The average modern American romcom, on the other hand, has little to redeem itself. Exceptions exist. Woody Allen can do fun things with romcoms. I’ll watch anything with Jimmy Stewart and Carey Grant. And of course, there’s Love Actually. Wait, that’s British. But overall, I find American romcoms vapid enough to induce nausea at the slightest exposure. Nowadays, when my friends drag me to the theater to see the latest Drew Barrymore romcom, I try not visibly gag and treat it as a sociological experiment or sorts. Why the human insistence on retreating to the fantasy of finding one true love when realistically, very few of us will? (And speaking of love, Pew Research Center showed that four in 10 Americans believe the institution of marriage is becoming obsolete.) But enough of this talk of love and doom. Let’s talk romcoms. Continue reading →
Count on the West Coast to turn out an Asian/South Asian pop dance remix duo for today’s #MusicMonday.(h/t Ennis. Seriously.)
Sex Ray Vision is a pop/dance band out of Stanford University. The group consists of two computer science majors at Stanford, producer Ravi Parikh and vocalist/songwriter Brian Yoo. They’ve been making music for over a year ever since they met as roommates with a goal of getting you to dance through the power of catchy pop hooks and hot beats. [freshnewtracks]
The songs are fresh sounding, rich with youthful fun and has this electro-pop production with an autotuned 80s music feel. You can listen and download their mixtape Sextape Vol. 1 off their soundcloud (below) for FREE and, according to their website SexRayVisionMusic.com, they’re dropping a new song every week. “Need Someone” has got to be the catchiest song in this mix but I simply can’t get “Under the Moonlight” out of my head.
When boyfriend Aayush decided to propose to girlfriend Ambika, he wanted something beyond the run-of-the-mill “beach at sunset” or “candle-lit dinner, ring in the champagne glass” proposal set-ups. So he took her down to San Francisco’s Pier 39 where she was in for a surprise. Watch the video and see what happens. Keep your eye on the guy in the red and white horizontal striped polo, that’s Aayush.
Aayush starts off by joining the group for a Punjabi number (I’m sure one of you clever mutineers can tell me the song title) and then goes into “Ainvayi Ainvayi Lut Gaya” from the 2010 film Band Baja Barat and ends with Joe Cocker’s, “You Are So Beautiful.” Epic.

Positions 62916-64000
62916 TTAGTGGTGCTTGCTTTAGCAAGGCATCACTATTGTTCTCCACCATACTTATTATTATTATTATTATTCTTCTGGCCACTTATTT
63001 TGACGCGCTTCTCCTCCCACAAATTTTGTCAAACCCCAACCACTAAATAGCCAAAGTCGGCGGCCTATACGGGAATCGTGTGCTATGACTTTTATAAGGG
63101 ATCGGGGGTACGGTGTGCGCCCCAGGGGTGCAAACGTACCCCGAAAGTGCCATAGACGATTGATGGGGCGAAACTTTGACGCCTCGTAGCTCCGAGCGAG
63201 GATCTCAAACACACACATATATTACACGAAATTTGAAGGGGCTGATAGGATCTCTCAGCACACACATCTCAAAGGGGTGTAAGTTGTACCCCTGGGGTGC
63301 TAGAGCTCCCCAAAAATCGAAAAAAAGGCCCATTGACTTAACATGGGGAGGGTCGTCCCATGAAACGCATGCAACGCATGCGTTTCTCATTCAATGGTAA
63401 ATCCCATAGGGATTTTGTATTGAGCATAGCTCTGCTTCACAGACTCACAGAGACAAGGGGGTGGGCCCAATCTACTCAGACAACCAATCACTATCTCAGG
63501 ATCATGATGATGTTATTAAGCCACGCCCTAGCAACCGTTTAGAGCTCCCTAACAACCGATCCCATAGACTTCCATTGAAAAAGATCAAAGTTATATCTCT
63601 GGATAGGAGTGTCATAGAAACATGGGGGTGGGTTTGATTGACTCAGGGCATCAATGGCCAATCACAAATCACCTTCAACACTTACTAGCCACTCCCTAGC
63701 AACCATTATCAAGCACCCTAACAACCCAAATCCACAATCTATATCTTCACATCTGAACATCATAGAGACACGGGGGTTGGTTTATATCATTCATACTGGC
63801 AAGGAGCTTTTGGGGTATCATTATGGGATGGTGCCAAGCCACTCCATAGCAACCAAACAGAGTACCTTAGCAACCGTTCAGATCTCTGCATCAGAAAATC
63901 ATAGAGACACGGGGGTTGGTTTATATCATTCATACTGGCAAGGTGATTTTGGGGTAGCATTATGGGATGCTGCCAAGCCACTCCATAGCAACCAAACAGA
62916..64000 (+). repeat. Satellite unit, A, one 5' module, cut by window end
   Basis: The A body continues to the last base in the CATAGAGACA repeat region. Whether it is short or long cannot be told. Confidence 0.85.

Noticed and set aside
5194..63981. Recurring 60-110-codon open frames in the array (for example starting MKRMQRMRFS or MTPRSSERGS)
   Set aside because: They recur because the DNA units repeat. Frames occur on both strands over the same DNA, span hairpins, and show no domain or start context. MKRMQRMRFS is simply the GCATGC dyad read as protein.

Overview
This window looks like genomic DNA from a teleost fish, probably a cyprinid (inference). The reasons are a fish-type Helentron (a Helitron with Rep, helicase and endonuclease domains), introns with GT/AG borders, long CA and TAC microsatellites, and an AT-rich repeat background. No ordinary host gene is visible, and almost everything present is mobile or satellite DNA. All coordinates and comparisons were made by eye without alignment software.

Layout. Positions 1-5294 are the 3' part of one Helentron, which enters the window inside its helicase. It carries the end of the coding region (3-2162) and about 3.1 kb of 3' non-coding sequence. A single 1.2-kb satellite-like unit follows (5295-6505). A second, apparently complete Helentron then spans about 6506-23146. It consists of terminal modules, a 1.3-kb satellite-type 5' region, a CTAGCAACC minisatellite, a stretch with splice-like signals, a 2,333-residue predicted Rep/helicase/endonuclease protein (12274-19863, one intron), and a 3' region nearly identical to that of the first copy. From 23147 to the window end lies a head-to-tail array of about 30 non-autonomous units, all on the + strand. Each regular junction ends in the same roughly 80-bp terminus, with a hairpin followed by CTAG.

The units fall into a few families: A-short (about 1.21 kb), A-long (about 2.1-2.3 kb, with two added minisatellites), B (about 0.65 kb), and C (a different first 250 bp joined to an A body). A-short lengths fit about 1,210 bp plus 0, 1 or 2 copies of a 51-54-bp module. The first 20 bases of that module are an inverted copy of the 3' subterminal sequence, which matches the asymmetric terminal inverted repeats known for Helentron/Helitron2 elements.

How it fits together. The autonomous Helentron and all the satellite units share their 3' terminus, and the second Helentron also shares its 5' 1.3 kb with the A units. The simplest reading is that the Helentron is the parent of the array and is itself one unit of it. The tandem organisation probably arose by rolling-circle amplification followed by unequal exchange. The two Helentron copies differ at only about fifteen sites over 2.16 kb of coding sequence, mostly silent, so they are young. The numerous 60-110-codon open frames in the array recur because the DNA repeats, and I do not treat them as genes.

Congrats to the happy couple! And mad props off to Aayush, that had to be some major planning. I wonder if he’s danced before? If not, that’s quite impressive. Heck, either way, that’s impressive. He just set the bar quite high, my friends. Quite high.
This new South Asian Wall Street elite includes the CEO of Citigroup, Indian-born Vikram Pandit; Ajit Jain, also from India, a money manager emerging as the likely successor to investment guru Warren Buffett; and a half-dozen hedge-fund managers who use strategies based on mathematical algorithms to routinely rake in $50 million or more per year in income. Chief among the latter group is the Sri Lankan-born Rajaratnam, who ran a $7 billion hedge fund, Galleon Group, and largely to the disgust of this justifiably proud community, has emerged as the face of this new ethnic order.
In much the same way that the upwardly mobile Jewish community of the 1930s viewed Jewish gangsters as a “shanda fur die goyim” (shame before the gentiles), the “Raj trial” has put the South Asian financial clique on full display, for all its success–and insularity.
I actually had some media inquiries in relation to the Galleon trial in terms of how I thought it impacted the South Asian American community. Since I’m primarily a science blogger who isn’t even part of the South Asian American community, even the Bangaldeshi community, I just passed the inquiries on.